Glasgow man Kevin Conway jailed for ex-boyfriend assaults
A man has been jailed for a year for battering three lovers in a campaign of abuse spanning more than a decade.
Kevin Conway, 30, attacked Paul Scrase, Mark MacDonald and Andrew Fleming while in a relationship with each of them.
His crimes only came to light after an investigation was launched following a complaint made against him by Mr Fleming.
Conway had initially denied the claims and accused the men of fabricating the accusations.
But the sheriff rejected his version and believed the three victims who gave evidence at Glasgow Sheriff Court.
The jury were informed that Conway had subjected each man to a series of verbal and physical attacks while he was in a relationship with each of them.
During one rampage he smacked Mr Scrase with a candlestick which left him needing stitches and he head butted Mr MacDonald, breaking his nose and told him: "You'll not be here when I'm finished with you."
In other attacks he threatened to have someone rape Mr Fleming and called him a dirty rat and spat in his face and repeatedly tried to strangle him - causing him to fear for his life.
His crimes only came to light when Mr Fleming reported the abuse he had suffered at the hands of Conway.
Passing sentence, Sheriff Robert Fife told Conway: "The evidence which I have accepted demonstrated a course of violent behaviour over many years."
He added: "It is unlikely these offences would have come to public attention had Andrew Fleming not reported an incident in October 2012."
The sheriff said that the number of charges and the period they cover "gives rise to serious concern".
He also noted that a background report said Conway "displayed no victim empathy."
Sheriff Fife also granted a non-harassment order for three years in respect of each victim.
Conway, from Glasgow's south side was convicted of 10 charges of assault including one of assault to severe injury and permanent disfigurement by breaking Mr MacDonald's nose.
Speaking after the sentencing, first victim Mr Scrase said: "Justice has been done - maybe he will learn his lesson.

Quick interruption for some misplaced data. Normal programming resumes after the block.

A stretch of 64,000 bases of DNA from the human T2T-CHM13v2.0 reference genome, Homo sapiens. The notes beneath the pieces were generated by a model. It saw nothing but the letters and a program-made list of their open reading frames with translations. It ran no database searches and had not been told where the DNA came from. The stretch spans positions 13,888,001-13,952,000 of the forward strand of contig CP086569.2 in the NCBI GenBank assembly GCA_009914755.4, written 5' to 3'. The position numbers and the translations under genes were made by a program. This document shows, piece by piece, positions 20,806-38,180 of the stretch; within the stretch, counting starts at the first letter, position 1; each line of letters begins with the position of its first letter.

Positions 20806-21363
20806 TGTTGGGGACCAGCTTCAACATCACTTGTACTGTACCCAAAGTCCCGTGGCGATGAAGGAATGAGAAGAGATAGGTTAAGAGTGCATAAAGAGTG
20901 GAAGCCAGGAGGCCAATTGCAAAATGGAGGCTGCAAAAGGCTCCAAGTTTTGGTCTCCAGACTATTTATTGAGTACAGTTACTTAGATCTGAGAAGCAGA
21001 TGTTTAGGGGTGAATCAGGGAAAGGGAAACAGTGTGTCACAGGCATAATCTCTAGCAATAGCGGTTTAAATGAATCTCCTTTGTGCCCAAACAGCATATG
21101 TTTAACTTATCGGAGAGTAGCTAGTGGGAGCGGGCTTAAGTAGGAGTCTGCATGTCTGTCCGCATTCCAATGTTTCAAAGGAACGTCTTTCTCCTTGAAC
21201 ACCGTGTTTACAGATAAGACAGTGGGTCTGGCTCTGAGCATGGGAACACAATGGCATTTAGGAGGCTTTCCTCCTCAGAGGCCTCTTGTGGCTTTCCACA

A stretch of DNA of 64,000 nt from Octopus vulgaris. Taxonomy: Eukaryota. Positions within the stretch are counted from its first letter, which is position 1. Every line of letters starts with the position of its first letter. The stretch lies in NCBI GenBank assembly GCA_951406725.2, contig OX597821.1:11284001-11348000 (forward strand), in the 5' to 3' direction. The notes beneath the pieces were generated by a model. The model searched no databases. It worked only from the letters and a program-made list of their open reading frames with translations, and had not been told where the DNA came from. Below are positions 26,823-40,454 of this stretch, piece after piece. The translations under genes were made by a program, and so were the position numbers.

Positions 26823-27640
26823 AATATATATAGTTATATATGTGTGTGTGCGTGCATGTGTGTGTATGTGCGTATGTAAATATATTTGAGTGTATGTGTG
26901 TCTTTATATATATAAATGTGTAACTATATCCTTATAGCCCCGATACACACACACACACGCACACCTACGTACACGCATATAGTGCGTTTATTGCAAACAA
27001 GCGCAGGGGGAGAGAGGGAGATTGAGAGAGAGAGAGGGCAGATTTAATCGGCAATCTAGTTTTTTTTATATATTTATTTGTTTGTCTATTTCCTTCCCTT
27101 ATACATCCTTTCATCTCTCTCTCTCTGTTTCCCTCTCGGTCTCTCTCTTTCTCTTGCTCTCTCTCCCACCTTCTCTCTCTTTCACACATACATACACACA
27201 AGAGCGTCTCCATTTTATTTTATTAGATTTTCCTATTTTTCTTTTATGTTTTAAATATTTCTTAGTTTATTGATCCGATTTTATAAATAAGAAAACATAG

"It's a great sense of relief, the sheriff has seen exactly who he is and what behaviours he had demonstrated."
He added: "When the domestic abuse task force approached me I was shocked.
"I feel relieved that the police did contact me - I didn't even realise there was such a task force out there."
He said he was too embarrassed in the past to tell anybody of the abuse he was suffering but wishes he had although didn't realise that he could still do something about it.
The court was told of an attack at the flat they shared after they had split up but were living together.
After bringing a male back to the flat Conway believed he was making a pass at Mr Scrase when he gave him a cuddle.
Mr Scrase said: "Kevin took that as him making a pass at myself and decided to go on a rampage. This is when he hit me with the candlestick which resulted in blood squirting out my head, all over the walls and things."
The trial was told of an incident when, during Conway's relationship with Mr MacDonald between December 2008 and January 2009, he head butted him in the back of a taxi on the way home from a night out.
Irate Conway flew into a rage when MacDonald forgot to pick up his jacket that was a gift from Conway's mum.
Mr MacDonald said his nose has changed shape after it was broken by his ex-partner and that it will never change back again which "devastated" him.
'Sustained violent attack'
Third victim Andrew Fleming, told of an attack Conway during 2012 while in a relationship with him.
Conway tried to strangle him on the sofa and each time he tried to get up he was pulled back down again and the attack continued.
He was hit on the face and threatened by Conway that he would get someone to rape him which "terrified him".
The final incident in October 2012 was the final straw for Mr Fleming and the attack that lead him to go to the police and sparked the investigation into Conway.
He told the court he was scared he wouldn't get out alive and also described a sustained violent attack lasting at least half an hour.
Mr Scrase said that being in a same-sex relationship put him off reporting what happened to him.
He said: "It was something that stopped me going to the police, I suppose it was a bit of my own self pride.
"I didn't want to go to the police saying I was getting beaten up by another male who I was in a relationship with."
He added: "But there is help out there for people in same sex relationships, nobody will be treated any differently."